It’s been at least six years since anyone has been killed by the Philadelphia Mafia. Is it the passing of a way of life, or an eerie calm before an approaching storm? Our writer sips wine with the current Godfather to find out. Philadelphia Magazine, July 2009.
He lives in one of the worst sections of Philadelphia. His father is in prison. He’s washed out of two schools. He has ADHD. He’s been caught stealing. He gets into fights. Child advocates say this is a crucial time to turn his life around, before it’s too late. He’s 11 years old. Philadelphia Magazine, February, 2009
The nationwide crisis in emergency medicine. Men’s Health, January 2009.
Jim Beasley Sr., a legendary, boot-stomping Philadelphia Lawyer, left his firm in the hands of his ne’er-do-well son. But now Beasley Jr.’s quiet approach is not only winning big cases, but signaling a new era in the city’s courtrooms. Philadelphia Magazine, September 2008.
As the child of South Philadelphia’s legendary crime boss, Jean Bruno was afforded all the luxuries of a mob princess: fancy clothes, lavish parties, ritzy vacations — until the day her dad’s head got blown off. Philadelphia Magazine, June 2008.
They are the first family of Philly politics, having given us a dominant party boss (Bill Jr.), an enigmatic mayor (Bill III), and now a feisty new Council member (Bill IV). But in the Green family, the real drama has always been between fathers and sons. Philadelphia Magazine, April 2008.
The narcotics trade has taken over much of Philly. Unfortunately, the 10 spots here represent only a fraction of the action. Philadelphia Weekly, May 2007.
Police don’t become friends with the men they arrest. But that’s exactly what happened to Reggie Graham and Cory Long. Philadelphia Weekly, January 2007.
Legendary former Daily News columnist Pete Dexter has a new book out. His legacy will surely precede his upcoming visit to Philly. Philadelphia Weekly, March 2007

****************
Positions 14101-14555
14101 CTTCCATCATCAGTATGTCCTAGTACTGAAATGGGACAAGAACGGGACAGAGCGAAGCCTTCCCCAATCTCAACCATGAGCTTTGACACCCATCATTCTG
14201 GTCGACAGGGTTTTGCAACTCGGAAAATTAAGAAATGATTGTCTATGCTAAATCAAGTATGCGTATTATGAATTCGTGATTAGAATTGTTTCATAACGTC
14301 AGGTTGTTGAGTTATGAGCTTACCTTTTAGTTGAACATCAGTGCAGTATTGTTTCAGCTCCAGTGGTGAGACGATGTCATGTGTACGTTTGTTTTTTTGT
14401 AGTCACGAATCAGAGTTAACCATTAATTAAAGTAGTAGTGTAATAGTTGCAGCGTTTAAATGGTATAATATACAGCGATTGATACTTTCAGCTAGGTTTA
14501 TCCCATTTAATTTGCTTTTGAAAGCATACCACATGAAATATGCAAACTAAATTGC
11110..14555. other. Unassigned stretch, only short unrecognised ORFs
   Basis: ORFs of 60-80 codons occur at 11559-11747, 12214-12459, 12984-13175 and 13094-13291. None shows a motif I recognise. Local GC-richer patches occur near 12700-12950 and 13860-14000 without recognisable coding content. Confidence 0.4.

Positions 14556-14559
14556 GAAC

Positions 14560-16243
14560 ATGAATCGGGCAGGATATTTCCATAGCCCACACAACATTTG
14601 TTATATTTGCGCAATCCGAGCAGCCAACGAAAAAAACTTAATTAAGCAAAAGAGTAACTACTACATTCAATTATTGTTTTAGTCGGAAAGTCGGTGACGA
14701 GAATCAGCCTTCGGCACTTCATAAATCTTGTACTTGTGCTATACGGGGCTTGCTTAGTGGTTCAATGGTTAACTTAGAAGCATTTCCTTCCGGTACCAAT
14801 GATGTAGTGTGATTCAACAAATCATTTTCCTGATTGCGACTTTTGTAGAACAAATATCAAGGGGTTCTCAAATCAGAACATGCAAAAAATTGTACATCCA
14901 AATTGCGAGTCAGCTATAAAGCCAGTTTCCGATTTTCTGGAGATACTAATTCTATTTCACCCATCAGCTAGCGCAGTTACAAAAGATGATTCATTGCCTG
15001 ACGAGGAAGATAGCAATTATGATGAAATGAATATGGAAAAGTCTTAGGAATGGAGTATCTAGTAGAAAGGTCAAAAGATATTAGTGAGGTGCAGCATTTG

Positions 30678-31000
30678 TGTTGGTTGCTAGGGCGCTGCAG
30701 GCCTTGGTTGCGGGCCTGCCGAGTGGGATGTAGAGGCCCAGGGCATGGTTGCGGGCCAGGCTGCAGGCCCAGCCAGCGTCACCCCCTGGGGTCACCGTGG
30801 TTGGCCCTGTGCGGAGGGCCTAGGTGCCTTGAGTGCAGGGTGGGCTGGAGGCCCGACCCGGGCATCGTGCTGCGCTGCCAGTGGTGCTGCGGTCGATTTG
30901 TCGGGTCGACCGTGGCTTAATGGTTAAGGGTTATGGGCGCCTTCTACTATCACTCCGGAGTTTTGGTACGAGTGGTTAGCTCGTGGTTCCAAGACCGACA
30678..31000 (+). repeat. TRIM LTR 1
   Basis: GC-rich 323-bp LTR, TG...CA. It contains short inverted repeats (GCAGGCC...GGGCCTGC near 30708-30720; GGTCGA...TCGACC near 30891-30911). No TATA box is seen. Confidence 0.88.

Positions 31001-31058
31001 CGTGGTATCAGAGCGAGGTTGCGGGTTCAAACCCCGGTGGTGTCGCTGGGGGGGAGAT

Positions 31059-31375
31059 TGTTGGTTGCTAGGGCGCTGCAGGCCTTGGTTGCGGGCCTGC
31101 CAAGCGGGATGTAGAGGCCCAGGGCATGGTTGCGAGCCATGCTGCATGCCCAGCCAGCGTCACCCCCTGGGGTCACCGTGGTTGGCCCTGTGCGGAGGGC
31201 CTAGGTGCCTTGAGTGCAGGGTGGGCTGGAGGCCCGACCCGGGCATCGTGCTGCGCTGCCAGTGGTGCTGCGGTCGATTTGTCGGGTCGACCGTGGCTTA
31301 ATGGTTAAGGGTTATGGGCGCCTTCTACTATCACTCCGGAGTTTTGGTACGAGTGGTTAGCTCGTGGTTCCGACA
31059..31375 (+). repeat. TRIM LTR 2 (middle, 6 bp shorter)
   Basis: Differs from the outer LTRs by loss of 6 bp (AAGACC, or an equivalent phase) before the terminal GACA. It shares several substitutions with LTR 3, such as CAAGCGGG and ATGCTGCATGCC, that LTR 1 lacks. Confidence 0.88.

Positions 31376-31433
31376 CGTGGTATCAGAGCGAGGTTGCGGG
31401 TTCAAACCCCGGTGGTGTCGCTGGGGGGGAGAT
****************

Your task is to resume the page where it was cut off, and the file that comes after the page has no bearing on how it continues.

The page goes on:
Mixed martial arts has hit the mainstream. Steve Volk gets his ass kicked investigating the sport’s burgeoning popularity. Philadelphia Weekly, June 2007
People think they know what the Parker Spruce Hotel holds, but a night in a room there provides a clearer view. Philadelphia Weekly, October 2006
Philly’s homegrown “demonologist” sparked a British author’s paranormal awakening, and claims he can prove the paranormal is real. Philadelphia Weekly, September 2006
One of Philadelphia’s most notortious drug spots remains open for business. Philadelphia Weekly, May 2006
After living 57 years as a macho man, veteran Philadelphia police officer Maria Gonzalez will retire as a middle-aged woman. Philadelphia Weekly, March 2006
Shawn Banks dealt drugs in North Philly for five years. Now he’s hawking a graphic documentary he made to keep others from repeating his mistakes. Philadelphia Weekly, January 2006
Two years later city cops are releasing new information to help solve the murder of a little girl. Philadelphia Weekly, December 2005
A collection of first-person journalism lets reporters in on the action. Philadelphia Weekly, November 2005
Between murders, arrests and endless mob comparisons, Philly is awash in talk of a drug war. Philadelphia Weekly, October 2005.
A gay man hopes the story of his crystal meth addiction will help save those still in the closet about their own drug problems. Philadelphia Weekly, February 2005
Mambo Movers feeds Philly artists on hard work and magic. Philadelphia Weekly, August 2005
Fred Perri puts some of Philadelphia’s most notorious criminals back on the streets–and manages to keep on smiling. Philadelphia Weekly, December 2004
Residents near 20th and Kimball streets haven’t quite wrested control of their block from drug dealers. Philadelphia Weekly, November 2004
Thirteenth Street—still a good spot to cop. Philadelphia Weekly, September 2004
Why can’t Lyle Goodman, a New York kind of guy who hates this friggin’ town, put his signature on 13th Street? Philadelphia Weekly, July 2004
What goes up on New Year’s Eve must come down. One fateful night five years ago, an 11-year-old boy caught a bullet in the brain. Philadelphia Weekly, December 2003
Drug dealing is epidemic around many of the city’s Chinese takeouts. Philadelphia Weekly, March 2003
Stop selling drugs and start selling T-shirts? How crazy is that? Philadelphia Weekly, July 2003.
Last week we chronicled rapper Beanie Sigel’s many problems with the law. This week he’s in the jackpot again- and cops say he’s still in the drug game. Philadelphia Weekly, July 2003
David Bowie recorded his Philly pop-soul classic nearly 30 years ago. The “Sigma Kids” were with him then, and they’ll be with him again next week when he comes to town. Philadelphia Weekly, July 2002